What is brain health?
Brain Health is an emerging and growing concept that encompasses neural development, plasticity, functioning, and recovery across the life course.
Staying fit and maintaining your weight has been highlighted many times for the benefits those bring to your entire body—such as warding off cancer or death related to cardiovascular events—but a new study suggests keeping a stable weight can impact your brain health as well.
The researchers found that participants who had a BMI corresponding with overweight or obese were more likely to develop dementia. This outcome supports previous studies that indicate obesity is a risk factor. Scientists have been struggling to find the cause of Alzheimer’s and other types of dementia.
- According to new research published in the Journal of Alzheimer’s Disease, a higher BMI means less blood flow to your brain, which means a higher risk of dementia—especially Alzheimer’s disease.
- However, BMI itself isn’t a measure of your “health,” but rather a measure of your size.
- The key takeaway is staying fit is key to keeping your brain healthy in the long term.
For the most part, they blame it on genetics, which we can do very little about. But now a new study published in the journal Brain Sciences has revealed a cause of dementia that’s quite manageable.
Brain plasticity, or neural plasticity, is your brain’s ability to grow, reorganize itself, and rewire its neural connections when conditions require it.
For example, if you’ve had a stroke or brain injury that compromises one part of your brain, neural plasticity allows neurons to make new connections so that those old brain functions are taken over by another part.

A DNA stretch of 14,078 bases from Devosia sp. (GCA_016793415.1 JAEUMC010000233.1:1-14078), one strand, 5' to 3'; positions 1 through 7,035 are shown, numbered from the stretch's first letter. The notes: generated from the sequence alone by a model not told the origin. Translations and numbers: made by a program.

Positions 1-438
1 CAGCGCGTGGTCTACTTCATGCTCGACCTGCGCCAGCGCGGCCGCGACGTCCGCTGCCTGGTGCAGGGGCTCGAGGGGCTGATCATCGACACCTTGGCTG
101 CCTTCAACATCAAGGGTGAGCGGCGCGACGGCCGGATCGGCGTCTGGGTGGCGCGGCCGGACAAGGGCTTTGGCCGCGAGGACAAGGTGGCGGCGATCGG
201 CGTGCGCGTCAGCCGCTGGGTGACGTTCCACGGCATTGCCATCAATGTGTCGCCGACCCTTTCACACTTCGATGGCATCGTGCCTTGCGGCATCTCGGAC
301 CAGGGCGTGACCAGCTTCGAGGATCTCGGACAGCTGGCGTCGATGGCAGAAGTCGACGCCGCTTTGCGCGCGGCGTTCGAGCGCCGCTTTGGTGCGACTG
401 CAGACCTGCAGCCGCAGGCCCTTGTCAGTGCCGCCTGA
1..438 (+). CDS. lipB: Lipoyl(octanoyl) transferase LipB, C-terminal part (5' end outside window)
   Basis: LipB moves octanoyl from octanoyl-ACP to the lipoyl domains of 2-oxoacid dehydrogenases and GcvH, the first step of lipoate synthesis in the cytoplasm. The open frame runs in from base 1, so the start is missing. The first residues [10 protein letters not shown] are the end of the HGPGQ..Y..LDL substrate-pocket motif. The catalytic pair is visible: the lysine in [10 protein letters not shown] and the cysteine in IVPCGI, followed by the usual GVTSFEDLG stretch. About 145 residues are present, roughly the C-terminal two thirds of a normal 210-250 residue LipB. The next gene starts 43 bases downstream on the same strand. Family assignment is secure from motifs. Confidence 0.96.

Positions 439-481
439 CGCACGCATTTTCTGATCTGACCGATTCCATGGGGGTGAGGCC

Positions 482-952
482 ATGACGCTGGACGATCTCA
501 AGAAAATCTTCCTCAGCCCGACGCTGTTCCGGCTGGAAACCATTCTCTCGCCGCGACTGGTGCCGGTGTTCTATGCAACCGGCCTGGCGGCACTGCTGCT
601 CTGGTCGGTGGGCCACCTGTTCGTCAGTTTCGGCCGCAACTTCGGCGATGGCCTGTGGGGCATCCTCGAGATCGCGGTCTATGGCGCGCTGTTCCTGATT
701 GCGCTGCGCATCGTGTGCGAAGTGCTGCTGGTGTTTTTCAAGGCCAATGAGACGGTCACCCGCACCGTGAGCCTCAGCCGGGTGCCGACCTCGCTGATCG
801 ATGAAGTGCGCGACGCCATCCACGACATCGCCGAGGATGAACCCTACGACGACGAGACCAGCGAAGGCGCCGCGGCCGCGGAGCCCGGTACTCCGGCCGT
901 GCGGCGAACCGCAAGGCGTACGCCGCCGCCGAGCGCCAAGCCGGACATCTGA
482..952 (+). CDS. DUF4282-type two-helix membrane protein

This is also important when you learn something new. When you learn to play the guitar, new neural connections must be formed.
As you age, some parts of your brain may no longer develop as well as they used to, or other parts may be damaged by reduced blood flow. Then, neural plasticity allows you to develop new neural pathways to replicate the functions of the damaged pathways.
The research – brain health and obesity
Researchers from the University of South Australia and Deakin University set out to examine whether obesity affects the plasticity of brains by examining the brains of 14 obese and 16 normal-weight subjects.
All participants were between ages 18 and 60.
The researchers applied pulses of electrical stimulation to their subjects’ brains, specifically to the part of the brain called the motor cortex. This is where intentional movements are planned, directed, and executed.
They wanted to see how strongly the brains of their subjects responded to this electrical stimulation, which they used as an indicator of neural plasticity.
The brains of the healthy-weight group reacted correctly, with a healthy level of neural activity, while the brains of the obese subjects reacted much less.
From this, they concluded that the brains of the obese subjects were unable to react sufficiently to stimuli to grow, learn, and change.
The solution and recommendations – for brain health and lose weight
This means that it is important to lose weight if you want your brain to age healthily, to recover from stroke and injury, and to compensate for small areas of reduced function that inevitably occur with age.
The real breakthrough of this study, however, is that it proves that dementia is not just caused by our genetics and there is something we can do about it.
10 foods to boost brain function
The foods we eat can have a big impact on the structure and health of our brains. Eating a brain-boosting diet can support both short- and long-term brain function.
The brain is an energy-intensive organ, using around 20 percent of the body’s calories, so it needs plenty of good fuel to maintain concentration throughout the day.
The brain also requires certain nutrients to stay healthy. Omega-3 fatty acids, for example, help build and repair brain cells, and antioxidants reduce cellular stress and inflammation, which are linked to brain aging and neurodegenerative disorders, such as Alzheimer’s disease.
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